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UBC Theses and Dissertations

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UBC Theses and Dissertations

The origins and development of collective bargaining by nurses in British Columbia, 1912-76 Goldstone, Irene Lynn

Abstract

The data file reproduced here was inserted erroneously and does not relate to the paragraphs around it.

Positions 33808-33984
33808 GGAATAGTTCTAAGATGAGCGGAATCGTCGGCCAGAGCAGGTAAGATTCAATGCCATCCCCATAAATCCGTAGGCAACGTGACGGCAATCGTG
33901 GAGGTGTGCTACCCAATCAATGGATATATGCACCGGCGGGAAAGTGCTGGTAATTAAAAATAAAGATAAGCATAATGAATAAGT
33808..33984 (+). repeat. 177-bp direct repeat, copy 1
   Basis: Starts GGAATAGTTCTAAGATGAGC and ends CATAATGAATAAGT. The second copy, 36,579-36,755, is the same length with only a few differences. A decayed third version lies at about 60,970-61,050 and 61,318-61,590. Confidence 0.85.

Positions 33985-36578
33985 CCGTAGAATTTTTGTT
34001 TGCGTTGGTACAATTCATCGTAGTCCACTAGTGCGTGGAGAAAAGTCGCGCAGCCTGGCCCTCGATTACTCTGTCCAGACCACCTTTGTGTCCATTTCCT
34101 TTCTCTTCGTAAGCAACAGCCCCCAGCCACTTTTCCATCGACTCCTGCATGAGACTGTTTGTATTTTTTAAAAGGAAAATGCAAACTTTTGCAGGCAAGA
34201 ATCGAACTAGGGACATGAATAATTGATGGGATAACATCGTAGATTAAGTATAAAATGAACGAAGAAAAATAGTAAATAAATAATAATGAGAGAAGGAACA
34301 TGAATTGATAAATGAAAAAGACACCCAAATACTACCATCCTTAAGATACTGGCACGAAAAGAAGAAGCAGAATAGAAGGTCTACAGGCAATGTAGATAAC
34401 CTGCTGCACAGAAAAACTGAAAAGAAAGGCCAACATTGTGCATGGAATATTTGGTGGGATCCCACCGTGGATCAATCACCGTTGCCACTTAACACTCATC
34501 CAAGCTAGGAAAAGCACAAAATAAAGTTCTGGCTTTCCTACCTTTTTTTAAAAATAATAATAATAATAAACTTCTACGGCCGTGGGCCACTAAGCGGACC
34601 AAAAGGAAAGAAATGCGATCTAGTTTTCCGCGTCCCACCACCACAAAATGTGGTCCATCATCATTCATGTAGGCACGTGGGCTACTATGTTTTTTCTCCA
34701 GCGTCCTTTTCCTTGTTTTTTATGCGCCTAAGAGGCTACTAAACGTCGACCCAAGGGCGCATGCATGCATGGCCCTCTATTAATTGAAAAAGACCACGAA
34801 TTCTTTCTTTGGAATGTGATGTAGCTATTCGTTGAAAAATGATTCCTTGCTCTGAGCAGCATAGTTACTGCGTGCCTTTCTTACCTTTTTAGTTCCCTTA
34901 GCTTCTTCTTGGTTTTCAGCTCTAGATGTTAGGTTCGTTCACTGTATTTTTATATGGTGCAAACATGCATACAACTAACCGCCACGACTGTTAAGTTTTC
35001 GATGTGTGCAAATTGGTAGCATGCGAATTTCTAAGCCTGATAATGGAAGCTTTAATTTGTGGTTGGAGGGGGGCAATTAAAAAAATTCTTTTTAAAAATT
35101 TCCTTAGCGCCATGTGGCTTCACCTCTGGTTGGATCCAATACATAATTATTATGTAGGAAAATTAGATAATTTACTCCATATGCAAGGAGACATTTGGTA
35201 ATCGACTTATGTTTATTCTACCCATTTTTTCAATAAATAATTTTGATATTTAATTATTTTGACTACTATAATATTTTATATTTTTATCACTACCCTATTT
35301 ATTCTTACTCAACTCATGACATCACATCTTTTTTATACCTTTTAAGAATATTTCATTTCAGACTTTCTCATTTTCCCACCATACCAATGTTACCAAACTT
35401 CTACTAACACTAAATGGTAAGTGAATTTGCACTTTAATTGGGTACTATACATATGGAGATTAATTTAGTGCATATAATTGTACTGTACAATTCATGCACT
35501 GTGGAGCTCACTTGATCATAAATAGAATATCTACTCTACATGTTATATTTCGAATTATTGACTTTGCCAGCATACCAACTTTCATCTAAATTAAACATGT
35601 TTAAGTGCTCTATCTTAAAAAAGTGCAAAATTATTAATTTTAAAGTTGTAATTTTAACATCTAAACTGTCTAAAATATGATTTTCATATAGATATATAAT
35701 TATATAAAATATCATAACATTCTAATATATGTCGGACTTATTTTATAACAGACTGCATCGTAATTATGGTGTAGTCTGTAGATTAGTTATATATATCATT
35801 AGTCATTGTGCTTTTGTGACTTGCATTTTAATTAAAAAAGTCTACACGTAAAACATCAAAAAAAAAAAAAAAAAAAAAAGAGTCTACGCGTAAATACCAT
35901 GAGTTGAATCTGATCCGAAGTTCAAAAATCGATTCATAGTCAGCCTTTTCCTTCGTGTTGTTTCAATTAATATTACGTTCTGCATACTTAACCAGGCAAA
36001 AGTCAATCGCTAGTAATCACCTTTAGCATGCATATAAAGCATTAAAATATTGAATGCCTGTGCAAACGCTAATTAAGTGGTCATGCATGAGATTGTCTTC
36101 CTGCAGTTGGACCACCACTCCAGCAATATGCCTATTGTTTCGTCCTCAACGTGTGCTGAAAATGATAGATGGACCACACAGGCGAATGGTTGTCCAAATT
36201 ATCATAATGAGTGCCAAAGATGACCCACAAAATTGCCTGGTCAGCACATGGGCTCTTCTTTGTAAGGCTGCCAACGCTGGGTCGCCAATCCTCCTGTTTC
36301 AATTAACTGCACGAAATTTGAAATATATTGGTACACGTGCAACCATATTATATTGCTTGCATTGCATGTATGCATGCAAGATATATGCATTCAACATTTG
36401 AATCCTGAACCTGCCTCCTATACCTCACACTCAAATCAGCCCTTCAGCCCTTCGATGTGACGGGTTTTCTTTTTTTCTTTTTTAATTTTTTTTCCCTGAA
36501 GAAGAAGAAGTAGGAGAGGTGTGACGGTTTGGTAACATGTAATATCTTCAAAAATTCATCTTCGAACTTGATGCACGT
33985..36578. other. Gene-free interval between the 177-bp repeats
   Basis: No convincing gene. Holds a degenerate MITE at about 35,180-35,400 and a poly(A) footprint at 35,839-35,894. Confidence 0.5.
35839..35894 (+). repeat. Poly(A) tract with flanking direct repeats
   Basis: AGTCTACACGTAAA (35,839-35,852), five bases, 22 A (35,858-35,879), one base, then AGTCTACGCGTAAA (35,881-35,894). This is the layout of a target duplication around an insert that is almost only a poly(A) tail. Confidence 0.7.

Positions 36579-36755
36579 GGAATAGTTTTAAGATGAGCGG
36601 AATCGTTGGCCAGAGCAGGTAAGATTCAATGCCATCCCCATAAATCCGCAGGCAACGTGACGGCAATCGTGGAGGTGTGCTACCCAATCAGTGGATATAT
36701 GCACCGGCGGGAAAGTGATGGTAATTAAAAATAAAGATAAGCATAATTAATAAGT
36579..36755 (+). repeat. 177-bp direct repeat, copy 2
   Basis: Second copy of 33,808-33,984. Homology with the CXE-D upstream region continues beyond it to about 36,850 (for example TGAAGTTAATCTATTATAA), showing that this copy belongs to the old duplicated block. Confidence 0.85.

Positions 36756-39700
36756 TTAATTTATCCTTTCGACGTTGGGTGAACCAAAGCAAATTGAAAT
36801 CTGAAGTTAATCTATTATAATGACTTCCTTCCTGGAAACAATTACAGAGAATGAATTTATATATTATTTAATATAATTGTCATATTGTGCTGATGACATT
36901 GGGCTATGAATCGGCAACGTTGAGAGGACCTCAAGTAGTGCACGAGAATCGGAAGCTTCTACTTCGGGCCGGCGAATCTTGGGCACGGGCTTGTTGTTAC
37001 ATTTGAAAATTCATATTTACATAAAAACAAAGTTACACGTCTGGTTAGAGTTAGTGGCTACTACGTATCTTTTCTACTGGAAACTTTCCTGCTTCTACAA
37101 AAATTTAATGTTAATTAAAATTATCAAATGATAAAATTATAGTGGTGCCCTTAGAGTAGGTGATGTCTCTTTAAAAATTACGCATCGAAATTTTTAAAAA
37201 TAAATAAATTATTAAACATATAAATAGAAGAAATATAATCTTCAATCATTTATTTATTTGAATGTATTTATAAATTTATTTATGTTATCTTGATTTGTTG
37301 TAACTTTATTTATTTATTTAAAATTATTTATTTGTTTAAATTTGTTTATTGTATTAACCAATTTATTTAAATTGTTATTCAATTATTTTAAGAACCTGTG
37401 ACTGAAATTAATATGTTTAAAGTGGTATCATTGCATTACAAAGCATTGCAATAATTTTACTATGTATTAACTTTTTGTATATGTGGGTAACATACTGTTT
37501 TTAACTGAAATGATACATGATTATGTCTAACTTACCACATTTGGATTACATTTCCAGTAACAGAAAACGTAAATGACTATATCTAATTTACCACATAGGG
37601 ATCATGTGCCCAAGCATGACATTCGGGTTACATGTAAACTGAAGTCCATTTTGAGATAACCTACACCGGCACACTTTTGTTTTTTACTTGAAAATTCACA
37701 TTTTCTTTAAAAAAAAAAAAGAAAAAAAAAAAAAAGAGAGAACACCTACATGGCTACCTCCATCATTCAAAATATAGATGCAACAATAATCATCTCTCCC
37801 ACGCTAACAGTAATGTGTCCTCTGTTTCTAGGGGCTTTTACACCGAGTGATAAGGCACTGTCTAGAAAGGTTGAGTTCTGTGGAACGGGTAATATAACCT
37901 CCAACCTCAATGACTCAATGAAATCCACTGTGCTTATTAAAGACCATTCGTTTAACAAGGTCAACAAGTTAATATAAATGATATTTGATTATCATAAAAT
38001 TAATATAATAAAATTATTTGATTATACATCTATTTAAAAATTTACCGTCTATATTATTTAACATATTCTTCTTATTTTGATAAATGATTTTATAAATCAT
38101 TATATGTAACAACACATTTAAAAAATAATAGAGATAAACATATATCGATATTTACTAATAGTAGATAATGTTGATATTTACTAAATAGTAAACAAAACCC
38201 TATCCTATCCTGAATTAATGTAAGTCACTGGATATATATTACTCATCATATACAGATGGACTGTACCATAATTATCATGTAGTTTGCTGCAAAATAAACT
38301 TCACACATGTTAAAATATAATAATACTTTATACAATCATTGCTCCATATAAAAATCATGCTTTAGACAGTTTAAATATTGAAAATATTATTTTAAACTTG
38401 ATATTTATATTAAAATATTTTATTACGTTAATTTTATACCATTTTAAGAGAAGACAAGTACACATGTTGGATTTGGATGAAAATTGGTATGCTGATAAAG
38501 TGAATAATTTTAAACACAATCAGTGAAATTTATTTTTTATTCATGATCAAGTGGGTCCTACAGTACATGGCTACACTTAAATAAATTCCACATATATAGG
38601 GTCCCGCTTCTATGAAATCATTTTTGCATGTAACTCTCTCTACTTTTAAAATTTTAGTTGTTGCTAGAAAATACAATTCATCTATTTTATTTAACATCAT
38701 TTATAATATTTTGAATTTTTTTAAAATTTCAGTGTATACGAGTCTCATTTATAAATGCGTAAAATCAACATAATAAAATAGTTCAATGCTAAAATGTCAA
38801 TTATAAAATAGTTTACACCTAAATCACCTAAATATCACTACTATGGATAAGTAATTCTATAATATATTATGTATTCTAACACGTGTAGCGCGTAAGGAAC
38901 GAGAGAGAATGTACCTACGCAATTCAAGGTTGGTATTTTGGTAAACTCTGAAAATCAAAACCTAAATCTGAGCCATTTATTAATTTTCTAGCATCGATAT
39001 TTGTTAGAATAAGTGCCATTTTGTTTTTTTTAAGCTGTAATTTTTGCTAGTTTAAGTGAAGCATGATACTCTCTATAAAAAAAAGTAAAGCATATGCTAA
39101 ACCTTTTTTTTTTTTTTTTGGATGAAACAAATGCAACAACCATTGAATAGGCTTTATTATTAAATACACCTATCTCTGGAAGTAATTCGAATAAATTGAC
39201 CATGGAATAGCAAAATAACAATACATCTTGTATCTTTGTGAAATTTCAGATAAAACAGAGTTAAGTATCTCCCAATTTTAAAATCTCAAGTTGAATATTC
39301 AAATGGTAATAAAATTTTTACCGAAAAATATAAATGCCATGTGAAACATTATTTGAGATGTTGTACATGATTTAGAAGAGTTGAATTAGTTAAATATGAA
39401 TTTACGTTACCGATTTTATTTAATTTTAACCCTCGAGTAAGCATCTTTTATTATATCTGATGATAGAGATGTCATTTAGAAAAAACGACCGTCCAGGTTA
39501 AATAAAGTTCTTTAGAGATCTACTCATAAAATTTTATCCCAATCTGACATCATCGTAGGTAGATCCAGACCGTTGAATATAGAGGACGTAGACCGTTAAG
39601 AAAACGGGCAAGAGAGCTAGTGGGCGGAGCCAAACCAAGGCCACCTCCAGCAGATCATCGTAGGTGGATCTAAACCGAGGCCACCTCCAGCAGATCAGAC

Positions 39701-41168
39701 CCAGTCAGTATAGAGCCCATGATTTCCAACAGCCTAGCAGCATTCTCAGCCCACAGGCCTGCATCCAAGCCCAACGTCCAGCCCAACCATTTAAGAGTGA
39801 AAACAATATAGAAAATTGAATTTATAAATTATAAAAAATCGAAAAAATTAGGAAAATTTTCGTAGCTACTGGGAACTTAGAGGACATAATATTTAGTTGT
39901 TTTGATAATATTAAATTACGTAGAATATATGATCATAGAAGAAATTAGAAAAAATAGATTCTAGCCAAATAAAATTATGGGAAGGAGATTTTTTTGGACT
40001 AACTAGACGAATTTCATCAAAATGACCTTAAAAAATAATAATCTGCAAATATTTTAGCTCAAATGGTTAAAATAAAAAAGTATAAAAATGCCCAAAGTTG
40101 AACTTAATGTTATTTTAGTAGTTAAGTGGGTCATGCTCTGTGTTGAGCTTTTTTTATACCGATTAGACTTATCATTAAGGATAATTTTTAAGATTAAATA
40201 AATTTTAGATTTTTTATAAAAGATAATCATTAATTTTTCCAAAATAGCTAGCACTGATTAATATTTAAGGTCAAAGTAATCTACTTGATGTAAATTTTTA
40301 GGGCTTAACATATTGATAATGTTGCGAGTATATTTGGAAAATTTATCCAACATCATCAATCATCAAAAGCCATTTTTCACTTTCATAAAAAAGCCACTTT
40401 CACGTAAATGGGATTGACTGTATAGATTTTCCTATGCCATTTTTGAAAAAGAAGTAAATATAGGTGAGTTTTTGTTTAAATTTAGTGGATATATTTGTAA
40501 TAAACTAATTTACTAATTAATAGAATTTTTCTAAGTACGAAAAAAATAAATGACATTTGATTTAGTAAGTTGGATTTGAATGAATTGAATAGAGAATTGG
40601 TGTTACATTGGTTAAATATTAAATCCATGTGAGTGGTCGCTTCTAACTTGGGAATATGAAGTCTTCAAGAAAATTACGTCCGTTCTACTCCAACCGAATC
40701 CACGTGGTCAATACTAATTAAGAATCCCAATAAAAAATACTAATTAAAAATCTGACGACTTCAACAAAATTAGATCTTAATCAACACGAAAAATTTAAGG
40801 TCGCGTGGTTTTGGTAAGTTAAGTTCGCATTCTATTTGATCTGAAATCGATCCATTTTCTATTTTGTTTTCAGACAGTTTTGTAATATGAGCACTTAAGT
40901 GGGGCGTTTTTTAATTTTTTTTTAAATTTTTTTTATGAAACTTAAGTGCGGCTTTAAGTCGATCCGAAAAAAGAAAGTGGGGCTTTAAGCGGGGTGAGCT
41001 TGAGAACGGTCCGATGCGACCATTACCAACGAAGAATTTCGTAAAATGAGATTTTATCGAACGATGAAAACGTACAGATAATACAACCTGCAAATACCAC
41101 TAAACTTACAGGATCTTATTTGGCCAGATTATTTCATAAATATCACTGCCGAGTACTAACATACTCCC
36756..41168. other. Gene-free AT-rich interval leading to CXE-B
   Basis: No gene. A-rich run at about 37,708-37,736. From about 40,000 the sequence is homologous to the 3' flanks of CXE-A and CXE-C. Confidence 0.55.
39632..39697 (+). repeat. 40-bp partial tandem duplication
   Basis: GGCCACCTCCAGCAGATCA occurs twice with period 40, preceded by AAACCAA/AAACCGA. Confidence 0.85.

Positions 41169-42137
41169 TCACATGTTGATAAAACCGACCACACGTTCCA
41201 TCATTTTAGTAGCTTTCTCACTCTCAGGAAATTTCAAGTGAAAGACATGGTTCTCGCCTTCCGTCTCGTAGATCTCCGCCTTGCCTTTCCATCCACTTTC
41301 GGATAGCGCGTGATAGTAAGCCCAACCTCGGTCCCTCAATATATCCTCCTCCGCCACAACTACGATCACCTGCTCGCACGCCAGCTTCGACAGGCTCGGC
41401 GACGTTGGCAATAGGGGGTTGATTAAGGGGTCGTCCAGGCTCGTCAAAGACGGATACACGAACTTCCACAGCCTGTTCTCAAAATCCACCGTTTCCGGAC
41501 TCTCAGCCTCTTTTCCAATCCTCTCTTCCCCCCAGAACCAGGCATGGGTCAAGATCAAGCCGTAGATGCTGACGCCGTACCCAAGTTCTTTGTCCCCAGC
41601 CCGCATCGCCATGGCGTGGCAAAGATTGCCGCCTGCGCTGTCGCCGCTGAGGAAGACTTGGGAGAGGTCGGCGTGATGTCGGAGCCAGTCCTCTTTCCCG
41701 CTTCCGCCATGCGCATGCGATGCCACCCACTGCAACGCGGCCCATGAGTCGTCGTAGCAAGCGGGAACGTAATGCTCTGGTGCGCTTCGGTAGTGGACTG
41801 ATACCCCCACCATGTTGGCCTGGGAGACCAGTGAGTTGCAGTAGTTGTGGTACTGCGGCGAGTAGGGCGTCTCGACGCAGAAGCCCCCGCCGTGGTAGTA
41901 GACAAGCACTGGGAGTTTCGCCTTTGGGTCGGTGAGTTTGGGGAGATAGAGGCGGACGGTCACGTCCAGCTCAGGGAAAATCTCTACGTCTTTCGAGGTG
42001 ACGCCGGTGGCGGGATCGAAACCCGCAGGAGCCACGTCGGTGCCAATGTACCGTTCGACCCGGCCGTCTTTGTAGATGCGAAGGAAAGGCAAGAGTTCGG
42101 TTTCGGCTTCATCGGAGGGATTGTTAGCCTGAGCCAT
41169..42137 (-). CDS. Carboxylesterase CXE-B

Collective bargaining by nurses in British Columbia began in the mid 1940's, but the origins of concern about the terms and conditions of employment of nurses are identified as existing prior to the founding of the Registered Nurses Association of British Columbia. The Board and Annual minutes, 1912-76, of the Association were examined and selected materials such as journals and interviews were reviewed to triangulate the validity of the data. Applying grounded theory (Glaser and Strauss, 1967) to the data, dominant and secondary themes reflecting the Association's activities and concerns emerged. Analysis of the themes generated the categories of control of the work force, control of work practice and control of the work environment. That is, during the period under study, the Association struggled to exercise control over an uncertain environment. A series of strategies which the Association pursued are examined. Two groups within the Association are identified; cosmopolitans and locals (Merton, 1957). Discontent amongst the locals, the importance of which was recognized by the cosmopolitans resulted in the efforts of the Association shifting to concentrate on the control of the work environment. This process resulted in the entry of the Association into collective bargaining.

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